Posted by: episystechpubs | May 2, 2016

Editor’s Corner: Because Is Often Better

Good morning, to you all. Recently, while editing, I changed the word since to because, and the writer wondered why.

There are a number of situations when the word because is a better choice than the alternatives. What alternatives? Thanks for asking! Here are your answers:

· To avoid confusing your reader, use because instead of since.
The word since can mean either after that time or because. Using since in the sentence below might leave you wondering if we knew it was over because the fat lady sang or after the fat lady sang.

Instead of this:
Since the fat lady sang, we knew it was over.
Write this:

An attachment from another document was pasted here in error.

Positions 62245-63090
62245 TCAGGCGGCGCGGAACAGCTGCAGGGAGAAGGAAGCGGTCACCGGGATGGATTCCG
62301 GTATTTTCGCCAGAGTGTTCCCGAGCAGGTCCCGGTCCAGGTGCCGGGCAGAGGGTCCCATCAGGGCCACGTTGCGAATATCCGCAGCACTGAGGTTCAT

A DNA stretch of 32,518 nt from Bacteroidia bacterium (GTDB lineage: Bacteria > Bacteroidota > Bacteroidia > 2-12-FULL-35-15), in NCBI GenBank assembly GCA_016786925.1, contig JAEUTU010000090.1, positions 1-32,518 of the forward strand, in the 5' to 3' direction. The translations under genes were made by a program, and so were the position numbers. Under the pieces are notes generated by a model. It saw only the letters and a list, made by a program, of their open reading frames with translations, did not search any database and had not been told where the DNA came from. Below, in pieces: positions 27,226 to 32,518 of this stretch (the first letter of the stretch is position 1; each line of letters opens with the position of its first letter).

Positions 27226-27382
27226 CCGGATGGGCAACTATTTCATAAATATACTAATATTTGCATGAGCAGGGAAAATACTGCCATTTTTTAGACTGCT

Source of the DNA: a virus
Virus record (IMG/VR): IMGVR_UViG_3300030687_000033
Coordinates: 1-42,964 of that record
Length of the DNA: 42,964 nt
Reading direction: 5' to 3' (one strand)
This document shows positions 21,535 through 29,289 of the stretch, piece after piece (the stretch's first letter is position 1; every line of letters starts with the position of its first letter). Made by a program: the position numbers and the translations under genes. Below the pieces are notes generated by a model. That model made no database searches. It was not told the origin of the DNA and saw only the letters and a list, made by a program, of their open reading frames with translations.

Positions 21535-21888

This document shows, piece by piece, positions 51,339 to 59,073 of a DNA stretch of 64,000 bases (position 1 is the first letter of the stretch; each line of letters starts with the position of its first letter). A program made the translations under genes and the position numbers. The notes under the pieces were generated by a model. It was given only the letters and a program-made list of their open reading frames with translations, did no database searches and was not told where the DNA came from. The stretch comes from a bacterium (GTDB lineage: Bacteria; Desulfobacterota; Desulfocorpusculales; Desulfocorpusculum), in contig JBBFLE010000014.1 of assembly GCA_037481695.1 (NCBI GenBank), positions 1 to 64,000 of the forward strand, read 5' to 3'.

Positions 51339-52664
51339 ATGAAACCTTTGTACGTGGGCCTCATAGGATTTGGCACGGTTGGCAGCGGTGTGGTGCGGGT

Because the fat lady sang, we knew it was over.

· To cut down on unnecessary wordiness, use the word because instead of the phrase due to the fact that.

Instead of this:
You cannot come to my party due to the fact that you always arrive too early.

Write this:
You cannot come to my party because you always arrive too early.
· To write more clearly, and to avoid sentences that sound stilted and stuffy, use because instead of as.
Instead of this:
Our manager gave us the option to work from home on stormy days as El Niño is causing so much flooding.
Write this:
Our manager gave us the option to work from home on stormy days because El Niño is causing so much flooding.

Donna Bradley Burcher | Senior Technical Editor | Symitar®

8985 Balboa Ave. | San Diego, CA 92123 | Ph. 619.278.0432 | Extension: 765432

Symitar Technical Publications Writing and Editing Requests

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